5 Ways to Make the Final 10-20 Years Before Retirement Really Count


Louisville, KY – October 11, 2016 – Congress established National Save for Retirement Week in 2006 with the goal of raising public awareness about the importance of retirement savings and to encourage participation in employer-sponsored retirement savings plans. “Now, a full ten years later, the need to address retirement security has never been more urgent,” said Carla Dearing, CEO of SUM180. SUM180 is an online financial planning service designed to be simple and affordable.

Recent data highlights this need:

  • In a survey conducted by Bankrate.com, respondents reported that “not saving for retirement early enough” was their greatest financial regret.
  • According to a report from the U.S. Government Accountability Office, 52% of households age 55 and older have no retirement savings (such as a 401(k) plan or an IRA).
  • A report from Boston College says empty nesters are increasing their 401(k) savings after the kids leave home, but only by extremely small amounts: 0.3 to 0.7 percentage points.

“Individuals entering their final 10-20 years before retirement may find the limited time frame sobering, but the truth is, it is never too late to save for retirement. Rather than be discouraged, they should embrace this window of opportunity,” Carla continued

Following is Carla’s advice for individuals entering their last 10-20 years before retirement:

  1. Have a comprehensive, up-to-date financial plan. This plan will tell you exactly how much you still need to sock away. A clearly defined goal is often what we need to galvanize us into action. If you do not yet have a comprehensive financial plan, now is the time to get one. Your financial plan will tell you, for example, exactly how much you should contribute to your 401(k) this year. If you’re curious what that amount might be, here’s a quick way to get an idea. Consider that your retirement portfolio (not just your stock portfolio but assets that include real estate and rental income as well) should be 10-15 times your expenses in retirement. Compare that ideal retirement portfolio number to what you currently have saved, and you’ll get a general idea of how much you’ll need to crank up your retirement savings.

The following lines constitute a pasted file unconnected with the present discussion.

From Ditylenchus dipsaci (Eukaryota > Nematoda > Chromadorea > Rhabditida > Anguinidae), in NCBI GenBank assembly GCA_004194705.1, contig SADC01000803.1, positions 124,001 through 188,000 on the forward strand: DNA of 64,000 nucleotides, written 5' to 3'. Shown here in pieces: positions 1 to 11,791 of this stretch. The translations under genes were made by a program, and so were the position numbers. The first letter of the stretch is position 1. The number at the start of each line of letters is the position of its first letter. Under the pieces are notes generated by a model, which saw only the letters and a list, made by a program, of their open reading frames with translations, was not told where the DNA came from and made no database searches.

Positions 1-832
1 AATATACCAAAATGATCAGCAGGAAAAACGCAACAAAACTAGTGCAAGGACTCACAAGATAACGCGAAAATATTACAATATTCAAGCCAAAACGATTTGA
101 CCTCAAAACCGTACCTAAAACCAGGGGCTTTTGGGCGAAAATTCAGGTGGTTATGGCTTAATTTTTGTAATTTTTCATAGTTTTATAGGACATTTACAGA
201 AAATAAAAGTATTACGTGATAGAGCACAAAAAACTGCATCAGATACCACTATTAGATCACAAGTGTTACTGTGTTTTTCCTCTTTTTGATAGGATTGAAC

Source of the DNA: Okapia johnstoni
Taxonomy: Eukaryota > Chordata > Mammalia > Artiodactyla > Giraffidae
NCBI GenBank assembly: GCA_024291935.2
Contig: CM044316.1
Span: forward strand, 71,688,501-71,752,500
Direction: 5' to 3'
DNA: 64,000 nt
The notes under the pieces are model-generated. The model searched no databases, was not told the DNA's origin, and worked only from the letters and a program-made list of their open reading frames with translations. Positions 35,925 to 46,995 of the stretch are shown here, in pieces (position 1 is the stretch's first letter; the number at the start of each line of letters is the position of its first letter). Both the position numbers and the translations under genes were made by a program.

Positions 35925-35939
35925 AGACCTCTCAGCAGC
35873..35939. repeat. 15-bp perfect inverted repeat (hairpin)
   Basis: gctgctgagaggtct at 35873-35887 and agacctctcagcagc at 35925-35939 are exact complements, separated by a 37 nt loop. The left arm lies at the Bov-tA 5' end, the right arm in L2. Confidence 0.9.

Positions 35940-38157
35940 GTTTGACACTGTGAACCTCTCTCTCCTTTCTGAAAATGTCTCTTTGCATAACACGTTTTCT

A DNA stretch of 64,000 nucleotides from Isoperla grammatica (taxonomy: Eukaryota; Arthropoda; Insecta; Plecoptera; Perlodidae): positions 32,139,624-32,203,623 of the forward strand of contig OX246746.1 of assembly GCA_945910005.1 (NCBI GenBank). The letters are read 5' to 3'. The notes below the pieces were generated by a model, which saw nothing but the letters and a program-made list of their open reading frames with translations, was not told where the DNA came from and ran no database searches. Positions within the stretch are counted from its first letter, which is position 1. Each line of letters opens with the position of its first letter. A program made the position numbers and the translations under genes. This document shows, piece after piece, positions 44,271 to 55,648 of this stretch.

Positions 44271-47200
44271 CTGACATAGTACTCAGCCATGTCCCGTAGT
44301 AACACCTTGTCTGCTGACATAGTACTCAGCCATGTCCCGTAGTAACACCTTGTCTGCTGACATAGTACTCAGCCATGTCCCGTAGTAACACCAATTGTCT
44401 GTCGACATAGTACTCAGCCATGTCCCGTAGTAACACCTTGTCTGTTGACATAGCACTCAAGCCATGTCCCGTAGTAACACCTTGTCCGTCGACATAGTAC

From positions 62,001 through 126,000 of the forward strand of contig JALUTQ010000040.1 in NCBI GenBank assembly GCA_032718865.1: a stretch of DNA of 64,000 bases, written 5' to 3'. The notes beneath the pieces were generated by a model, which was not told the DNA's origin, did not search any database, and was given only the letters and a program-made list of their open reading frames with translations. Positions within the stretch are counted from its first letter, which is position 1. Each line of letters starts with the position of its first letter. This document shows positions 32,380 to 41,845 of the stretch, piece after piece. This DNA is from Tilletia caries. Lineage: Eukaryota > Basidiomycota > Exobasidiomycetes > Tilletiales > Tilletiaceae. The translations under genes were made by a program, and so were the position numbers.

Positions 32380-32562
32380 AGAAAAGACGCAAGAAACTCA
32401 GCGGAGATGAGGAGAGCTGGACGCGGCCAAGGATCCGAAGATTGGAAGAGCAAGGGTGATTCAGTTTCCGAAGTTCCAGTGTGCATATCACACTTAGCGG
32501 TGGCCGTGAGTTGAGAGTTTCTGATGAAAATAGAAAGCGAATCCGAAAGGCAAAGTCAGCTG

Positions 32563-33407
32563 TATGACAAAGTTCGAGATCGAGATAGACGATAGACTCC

1. Make saving for retirement your #1 financial priority—then really lean in to your savings goals. It’s never too late to save and, chances are, you are now at the peak of your earning power. Plus, with the kids finished with college and out of the house, you have more funds to direct into your retirement savings. This is the perfect time to fatten your nest egg and set yourself up for long-term financial security, so make it your top priority. Max out all retirement vehicles available to you and take advantage of “Catch Up” contributions available through your employer and for your IRA.
  1. Pay off any lingering debts. If you have outstanding balances on credit cards, car loans or other installment loans, plan on paying them off before you retire. If possible, you should arrive at retirement debt-free. That way, the retirement savings you’ve worked so hard to accumulate will be yours to spend in full, rather than being reduced every month by debt payments.
  1. Reduce your living expenses. The flip side of boosting your retirement savings is gradually streamlining your lifestyle now, in preparation for retirement. Take a close look at your monthly expenses and identify items you can do without. Start eliminating a few expenses every year until you retire. This gradual approach will let you significantly cut your monthly expenses without feeling the shock of adjustment. Often, not knowing how much you really need to live on is the biggest challenge to your retirement dreams.
  1. Consider creative sources of retirement income. Keep in mind that there are many ways to generate the income you need in retirement—it does not all have to come from your investment portfolio. With 10 or more years to plan creatively, you can set yourself up to receive solid rental income by converting part of your home into a rental or investing in a multifamily residence. You can participate in the sharing economy (Airbnb, Uber, Lyft, TaskRabbit and DogVacay are some services to consider). Or, you can plan to sell specific assets to boost your income in any given year. Typically, asset sales aren’t recurring sources of income, but don’t discount creativity. I learned of an insurance agent who shops at Walmart on Black Friday and then sells the items he bought at a deep discount for 4x their original price on eBay!


About SUM180

SUM180 is an online financial planning service designed to make planning and dealing with your money simple and affordable.

Specifically, SUM180 is differentiated in the following ways:

  • SUM180 meets people where they are. SUM180 plans are personalized to help people wherever they are right now on their financial journey; whether they’re just beginning, starting over or well on their way.
  • SUM180 plans are simple. They start with only the three (3) most important next steps, making them easier to accomplish, and gives clients a clear picture of where they are.
  • SUM180 doesn’t assume clients want to become financial experts to meet their financial goals. SUM180 provides the tools they need, without overwhelming them with “education” and details they don’t need.
  • SUM180 offers a community for users, unfiltered, which allows them to explore and share.
  • SUM180 serves; never sells. Earning and keeping client trust is SUM180’s highest priority. SUM180 never makes commissions from any of its recommendations, ever.

Additional information about SUM180 may be found at https://sum180.com/.

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Robin Schoen
Robin Schoen Public Relations
215.504.2122 office
215.595.7542 mobile